New ALA Report “U.S. Public Libraries and BTOP” Shares Community Impacts

US Public Libraries and BTOP

Today, the American Library Association (ALA) Office for Information
Technology Policy released “U.S. Public Libraries and BTOP,” a new report (pdf) that details U.S. library engagement with the Broadband Technology Opportunities Program (BTOP).

The preliminary report is the first of its kind to highlight
statewide library BTOP projects and the improvements they have made to
public access technology resources, digital literacy and workforce
development.

NTIA established BTOP to increase broadband access and adoption
nationwide, and U.S. state and public libraries have been critical
partners in this effort. Through the American Recovery and Reinvestment
Act of 2009, the National Telecommunications and Information
Administration (NTIA) awarded just over $4 billion to 233 BTOP projects.

“Libraries have served as first responders in these tough economic
times,” said ALA President Maureen Sullivan. “Libraries report services
for job seekers as the most important public internet service they
provide.

“Millions of Americans have turned to us to gain new technology
skills and access to specialized resources. BTOP has helped to enable
expanded services and to develop the improved infrastructure to meet
these community needs.”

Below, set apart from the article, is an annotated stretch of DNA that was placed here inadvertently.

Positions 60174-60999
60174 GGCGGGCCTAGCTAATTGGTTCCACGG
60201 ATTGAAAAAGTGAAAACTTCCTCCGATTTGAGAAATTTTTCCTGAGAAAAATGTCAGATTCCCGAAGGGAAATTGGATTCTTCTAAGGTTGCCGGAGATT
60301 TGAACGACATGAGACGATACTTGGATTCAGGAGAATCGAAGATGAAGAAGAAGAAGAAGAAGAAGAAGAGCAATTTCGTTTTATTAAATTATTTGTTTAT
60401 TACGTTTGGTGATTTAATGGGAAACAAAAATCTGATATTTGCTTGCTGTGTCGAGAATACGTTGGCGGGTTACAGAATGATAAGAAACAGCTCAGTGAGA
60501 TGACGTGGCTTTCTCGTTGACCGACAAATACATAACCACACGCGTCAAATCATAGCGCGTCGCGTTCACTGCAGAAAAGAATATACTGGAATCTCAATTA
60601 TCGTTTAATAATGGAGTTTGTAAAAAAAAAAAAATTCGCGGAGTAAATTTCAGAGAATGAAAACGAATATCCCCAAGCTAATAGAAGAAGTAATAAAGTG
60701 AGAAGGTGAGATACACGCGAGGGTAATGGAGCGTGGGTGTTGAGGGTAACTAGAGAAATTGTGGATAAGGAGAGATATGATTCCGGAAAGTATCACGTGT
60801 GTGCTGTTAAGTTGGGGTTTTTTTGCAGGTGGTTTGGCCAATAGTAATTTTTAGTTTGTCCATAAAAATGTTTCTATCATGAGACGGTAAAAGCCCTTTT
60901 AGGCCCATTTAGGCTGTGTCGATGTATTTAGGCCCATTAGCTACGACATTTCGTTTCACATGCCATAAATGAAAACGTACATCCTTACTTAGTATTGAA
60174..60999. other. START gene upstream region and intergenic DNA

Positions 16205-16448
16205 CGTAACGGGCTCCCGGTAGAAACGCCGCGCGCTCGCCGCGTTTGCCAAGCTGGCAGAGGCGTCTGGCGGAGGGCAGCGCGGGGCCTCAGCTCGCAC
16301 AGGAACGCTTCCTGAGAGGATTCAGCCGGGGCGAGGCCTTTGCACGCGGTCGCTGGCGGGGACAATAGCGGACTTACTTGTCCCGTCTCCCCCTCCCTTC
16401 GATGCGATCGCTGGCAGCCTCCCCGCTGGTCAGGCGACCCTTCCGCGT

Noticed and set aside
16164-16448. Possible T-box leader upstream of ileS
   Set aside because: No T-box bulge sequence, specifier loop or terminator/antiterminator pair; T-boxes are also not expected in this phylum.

Highlights from the report:

  • The Maine State Library is working with the Volunteer Lawyers
    Project to provide legal information clinics through new library
    videoconferencing technology. The clinics will be offered in real time,
    allowing patrons at multiple locations, and especially in rural
    locations, to attend and ask questions directly of the presenting
    attorney.
  • More than 365,000 Coloradans increased their digital literacy skills
    through that state’s BTOP project. Ninety-five percent of those who
    took formal classes in Colorado stated they learned a valuable skill and
    would recommend the classes to others.
  • The Nebraska Library Commission expects to more than double its
    grant goal (45 libraries) for upgrading broadband speeds in this mostly
    rural state. Of the 85 libraries upgraded so far, the average speed
    moved from 2.9Mbps to 18.2Mbps. All 147 Nebraska libraries now offer
    Wi-Fi.

“With more than 16,400 locations providing no-fee public access to
computers and the Internet, libraries combine trained staff, relevant
digital content and a trusted community institution to support digital
opportunity,” said Larra Clark, director of the ALA’s Program on
Networks.

The preliminary report can be found on the ALA Washington Office blog, District Dispatch (pdf), and a final report will be available by April 1.